Fall Singer Arrested For Attacking Keyboardist Girlfriend

Veteran British bandleader Mark E. Smith charged with misdemeanor assault and released on $1,000 bail.

Mark E. Smith, leader of the British post-punk band the Fall, was arrested on Wednesday afternoon for allegedly choking, punching and kicking the band's keyboard player, Julie Nagle, who is also the singer's girlfriend.

Police said the incident occurred at Manhattan's Quality Hotel East Side prior to the final date on the band's recent East Coast tour. The alleged attack resulted in the cancellation of an appearance later that night at the club Brownies.

Officer John Giammarino of the New York Police Department's 17th Precinct said that Smith allegedly attacked Nagle on Wednesday. Smith was arrested that afternoon on a misdemeanor assault charge and taken into custody pending an arraignment the following day. He was released Friday morning on $1,000 bail. He is scheduled to appear in court on April 14, according to Wayne Brison, a spokesperson for the Manhattan district attorney's office.

Brison said the maximum penalty for the charge is up to one year in jail and/or a $1,000 fine.

Fans who showed up to the Manhattan club Brownies that night were greeted with a sign that said the band would not be performing for the second night of its two-night engagement. "I just talked to [Smith and Nagle], and they don't have any money or any place to stay," said Dee Pop, who booked the band's recent eight-date East Coast mini-tour and who is also the drummer in groove-rock band Bush Tetras. Pop said he had no idea what precipitated the incident, which took place prior to the final date of the tour.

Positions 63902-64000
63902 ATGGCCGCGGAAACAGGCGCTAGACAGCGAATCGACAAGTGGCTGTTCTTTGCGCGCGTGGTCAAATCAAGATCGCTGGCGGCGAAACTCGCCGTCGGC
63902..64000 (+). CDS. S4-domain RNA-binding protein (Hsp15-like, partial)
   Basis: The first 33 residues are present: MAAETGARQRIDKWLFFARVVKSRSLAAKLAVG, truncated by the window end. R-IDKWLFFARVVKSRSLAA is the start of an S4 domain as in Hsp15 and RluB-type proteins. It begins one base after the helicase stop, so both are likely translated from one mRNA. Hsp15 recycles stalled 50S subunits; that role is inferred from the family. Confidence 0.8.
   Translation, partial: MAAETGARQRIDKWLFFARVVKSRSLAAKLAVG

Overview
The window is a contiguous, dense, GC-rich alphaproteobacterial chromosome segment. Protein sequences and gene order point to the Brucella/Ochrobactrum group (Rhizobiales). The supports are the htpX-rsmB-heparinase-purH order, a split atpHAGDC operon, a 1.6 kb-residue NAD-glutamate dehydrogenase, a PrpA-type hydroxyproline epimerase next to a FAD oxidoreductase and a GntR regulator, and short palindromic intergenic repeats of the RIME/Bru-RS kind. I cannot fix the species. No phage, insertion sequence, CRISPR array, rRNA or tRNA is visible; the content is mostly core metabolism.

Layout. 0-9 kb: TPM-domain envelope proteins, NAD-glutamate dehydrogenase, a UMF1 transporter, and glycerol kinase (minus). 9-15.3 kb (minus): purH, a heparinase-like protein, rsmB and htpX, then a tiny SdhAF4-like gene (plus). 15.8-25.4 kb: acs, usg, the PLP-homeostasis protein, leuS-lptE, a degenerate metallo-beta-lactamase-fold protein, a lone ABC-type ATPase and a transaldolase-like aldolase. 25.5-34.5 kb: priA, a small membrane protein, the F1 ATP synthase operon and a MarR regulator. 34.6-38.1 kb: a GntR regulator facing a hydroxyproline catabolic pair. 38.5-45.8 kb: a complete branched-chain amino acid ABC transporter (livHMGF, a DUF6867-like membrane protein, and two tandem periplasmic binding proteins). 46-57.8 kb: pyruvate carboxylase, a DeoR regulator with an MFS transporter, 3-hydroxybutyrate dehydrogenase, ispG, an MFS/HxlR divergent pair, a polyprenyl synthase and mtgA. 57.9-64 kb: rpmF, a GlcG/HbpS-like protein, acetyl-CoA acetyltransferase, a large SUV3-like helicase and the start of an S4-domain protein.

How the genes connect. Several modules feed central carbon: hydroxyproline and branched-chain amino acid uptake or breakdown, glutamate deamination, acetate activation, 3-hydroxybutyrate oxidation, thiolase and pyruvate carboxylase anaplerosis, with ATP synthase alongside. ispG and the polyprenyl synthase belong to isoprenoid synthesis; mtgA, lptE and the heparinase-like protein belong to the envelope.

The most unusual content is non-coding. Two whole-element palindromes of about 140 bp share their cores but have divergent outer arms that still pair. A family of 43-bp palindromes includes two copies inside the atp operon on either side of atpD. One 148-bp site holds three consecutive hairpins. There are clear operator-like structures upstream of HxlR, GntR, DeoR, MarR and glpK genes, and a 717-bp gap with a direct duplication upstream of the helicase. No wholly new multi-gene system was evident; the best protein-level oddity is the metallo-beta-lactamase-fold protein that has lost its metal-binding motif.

"It seemed like every other day the shows were amazing or a spectacle," Pop said. "There were no real violent outbursts, although there were moments." Pop described one recent show in which he said the band left the stage repeatedly and returned for erratic versions of its moody, arty rock. "[Smith] and the band are like cats and dogs," Pop added. "They fight all the time, depending on his mood."

At the Fall's March 29 show in New York, Smith appeared to be sporting a black eye when he took the stage for the 90-minute performance, according to a SonicNet Music News review of the Coney Island High show.

Pop, who said he didn't want to comment on -- as he put it -- "Smith's problems," said the purpose of the showcase gigs in New Jersey, Washington, D.C., New York, Philadelphia and Boston was to lure label representatives in hope of getting a recording contract for the Fall in the U.S. "I kind-of doubt that happened," Pop said.

The mercurial Smith made headlines in England in November when the New Musical Express reported that he fired his long-suffering band after a "spectacular, drink-fueled bust-up in Belfast [Northern Ireland]" on Nov. 8. Smith arrived at the Belfast show "in poor spirits," according to the report, and proceeded to kick over the band's equipment, after which he fired the group and flung a bottle of ketchup against the backstage door. The venue's manager called an old friend of Smith's, Terry Hooley, and requested that he try and calm the singer, who had reportedly been drinking champagne and was "difficult to reason with."

Hooley then grabbed the singer by the neck to restrain him, the report said. The singer, who thought he was about to get punched, according to NME, asked if he could remove his false teeth first. Hooley reportedly removed his own glass eye, instead.

Fans who missed Wednesday's show were given the option of a reduced ticket-price to see the scheduled show-openers, Stab City and Bottom, or a full refund, according to Chris White, the club's booking manager. "[It was] a drag [the Fall] couldn't go on because of [Smith's] behavior," White said.